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From The Asian Reporter, V19, #38 (September 29, 2009), page 16.

A western fanboy explains the ins and outs of otaku culture

The Otaku Encyclopedia

By Patrick W. Galbraith

Kodansha International, 2009

Paperback, 250 pages, $19.95

By Allison Voigts

Otaku: Nerd, geek, or fanboy. A hardcore or cult fan.

It’s easy to understand the meaning of otaku when Patrick Galbraith, author of the recently released Otaku Encyclopedia, walks into Powell’s Bookstore. He is dressed in an orange jumpsuit, with tufts of orange-blond hair shooting out of his head like flames. (He admits later that it’s a wig he had specially made in Hong Kong.) For those of us who don’t read manga, watch anime, or encounter Japanese pop culture in our lives, Galbraith explains he is dressed as "Goku," a character from the popular manga and television series "Dragon Ball Z."

While Japan’s otaku culture, revolving obsessively around technology and media, was once regarded as antisocial and even creepy, it has caught on so quickly in North America and Europe that even the Japanese government now promotes it as one of the country’s top exports.

Galbraith caught his first whiff of the otaku craze as a teenager in Alaska during the ’90s, when manga and anime had not yet achieved an acceptable status in Japan but were already catching on abroad. The author describes how he steeped himself in a culture that had nothing to do with his reality, even eating Japanese candy, like Pocky, whenever he could find it.

"No one could communicate with me anymore," he says, explaining how he tattooed himself with his favorite anime characters and worked for months at a mill in Montana to save up for a signed Sailor Moon figurine.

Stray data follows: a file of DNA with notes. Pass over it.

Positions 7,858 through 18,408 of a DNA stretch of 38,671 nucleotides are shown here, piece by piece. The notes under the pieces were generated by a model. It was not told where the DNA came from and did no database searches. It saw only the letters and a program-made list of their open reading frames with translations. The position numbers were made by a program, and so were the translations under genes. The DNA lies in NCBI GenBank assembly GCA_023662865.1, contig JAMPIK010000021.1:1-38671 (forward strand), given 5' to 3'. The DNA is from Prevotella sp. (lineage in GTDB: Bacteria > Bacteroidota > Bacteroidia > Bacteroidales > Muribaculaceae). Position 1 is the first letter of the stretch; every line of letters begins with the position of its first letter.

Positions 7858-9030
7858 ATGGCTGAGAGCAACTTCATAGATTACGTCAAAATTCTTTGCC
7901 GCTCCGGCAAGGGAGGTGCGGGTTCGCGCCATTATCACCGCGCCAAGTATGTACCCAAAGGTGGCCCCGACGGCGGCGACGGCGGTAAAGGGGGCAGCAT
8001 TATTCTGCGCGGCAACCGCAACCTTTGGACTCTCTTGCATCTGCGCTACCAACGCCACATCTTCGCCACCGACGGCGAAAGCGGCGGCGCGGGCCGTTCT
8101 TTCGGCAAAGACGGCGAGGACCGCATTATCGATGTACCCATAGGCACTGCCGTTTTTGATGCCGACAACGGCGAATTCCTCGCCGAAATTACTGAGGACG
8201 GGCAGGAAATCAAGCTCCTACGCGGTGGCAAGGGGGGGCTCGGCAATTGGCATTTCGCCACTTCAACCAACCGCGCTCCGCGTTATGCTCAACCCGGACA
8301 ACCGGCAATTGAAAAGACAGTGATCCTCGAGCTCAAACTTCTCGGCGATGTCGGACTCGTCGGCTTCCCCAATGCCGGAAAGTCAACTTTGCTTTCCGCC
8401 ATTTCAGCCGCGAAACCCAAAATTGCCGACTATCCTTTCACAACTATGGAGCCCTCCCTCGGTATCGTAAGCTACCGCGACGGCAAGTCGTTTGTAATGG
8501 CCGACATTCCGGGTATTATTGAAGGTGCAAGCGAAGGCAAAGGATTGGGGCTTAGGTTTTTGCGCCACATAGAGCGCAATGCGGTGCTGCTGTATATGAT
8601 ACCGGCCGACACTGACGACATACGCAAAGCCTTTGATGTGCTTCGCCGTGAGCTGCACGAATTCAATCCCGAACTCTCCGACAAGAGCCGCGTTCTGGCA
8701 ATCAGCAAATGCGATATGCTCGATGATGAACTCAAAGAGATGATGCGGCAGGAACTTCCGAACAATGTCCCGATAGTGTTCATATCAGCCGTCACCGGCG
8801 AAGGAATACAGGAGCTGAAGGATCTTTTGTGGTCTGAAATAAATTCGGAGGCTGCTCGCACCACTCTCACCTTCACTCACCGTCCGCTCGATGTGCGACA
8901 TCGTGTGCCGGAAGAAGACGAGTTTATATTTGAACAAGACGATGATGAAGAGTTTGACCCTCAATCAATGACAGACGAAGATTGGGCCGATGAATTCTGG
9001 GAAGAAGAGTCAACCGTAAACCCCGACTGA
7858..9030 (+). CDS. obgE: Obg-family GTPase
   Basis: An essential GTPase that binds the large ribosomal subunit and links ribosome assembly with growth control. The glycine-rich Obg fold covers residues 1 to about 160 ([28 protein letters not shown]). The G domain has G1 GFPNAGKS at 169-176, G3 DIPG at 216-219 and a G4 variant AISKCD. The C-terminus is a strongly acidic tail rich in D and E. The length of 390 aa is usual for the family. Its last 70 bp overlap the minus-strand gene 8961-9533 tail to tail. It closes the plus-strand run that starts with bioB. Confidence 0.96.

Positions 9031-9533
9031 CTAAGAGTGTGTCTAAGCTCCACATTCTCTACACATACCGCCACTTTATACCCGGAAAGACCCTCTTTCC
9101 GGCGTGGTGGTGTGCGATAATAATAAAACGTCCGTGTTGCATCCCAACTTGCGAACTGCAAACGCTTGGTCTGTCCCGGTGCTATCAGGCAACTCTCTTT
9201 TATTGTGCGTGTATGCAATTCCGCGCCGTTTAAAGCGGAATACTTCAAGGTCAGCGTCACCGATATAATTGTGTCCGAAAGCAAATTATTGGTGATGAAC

When Galbraith made his first journey to Japan in 2004, he expected to find "a holy land for otaku. But instead I found they had no place there either."

New friends turned away and shushed him when he mentioned the word (which originates from a polite second-person pronoun meaning "your home" in Japanese, allowing the speaker to refer to the listener indirectly). His host mother evicted him for claiming to be otaku. His girlfriend broke up with him when he began talking about anime to her friends. Japanese media banned the word after a serial killer with a stash of manga and anime was branded the "otaku murderer."

Confused and disappointed, Galbraith found refuge in one corner of Tokyo called Akihabara, or Akiba. A sort of technology ghetto, Akiba drew otaku from the rest of the city with its online gaming cafés, comic and video shops, and impromptu street performances by otaku dressed as their favorite characters — a hobby called cosplay, or costume play.

Galbraith left Japan after a year, convinced that mainstream Japanese society had rejected the otaku culture. So he was shocked when, in 2006, he returned to Tokyo and found a total reversal in the status of otaku. Suddenly otaku culture had been deemed a viable export known as "Cool Japan." Media and tourist groups flooded Akiba, and politicians and celebrities, including Minister for Foreign Affairs (and future Prime Minister) Taro Aso, claimed to be otaku.

Donning a costume for cosplay had propelled some otaku into professional careers as actors and singers known inside Akiba and throughout Japan. In perhaps the strangest vein of otaku culture, small cafés known as "maid cafés" cropped up, offering a sort of two-dimensional, modern geisha experience. Young women dressed in pinafores made snacks, played games, and talked with customers about manga and anime (but never touched them), sometimes at a cost of more than a dollar per minute.

Galbraith, who is now researching otaku culture for his Ph.D. at the University of Tokyo, said the encyclopedia stems from nearly 500 pages of notes he has collected over five years living, working, and playing around Akiba with animators, maids, and other culture junkies. He hopes the book will promote further understanding and acceptance of otaku and its impact on world culture.

To buy me, visit these retailers:

Powell's Books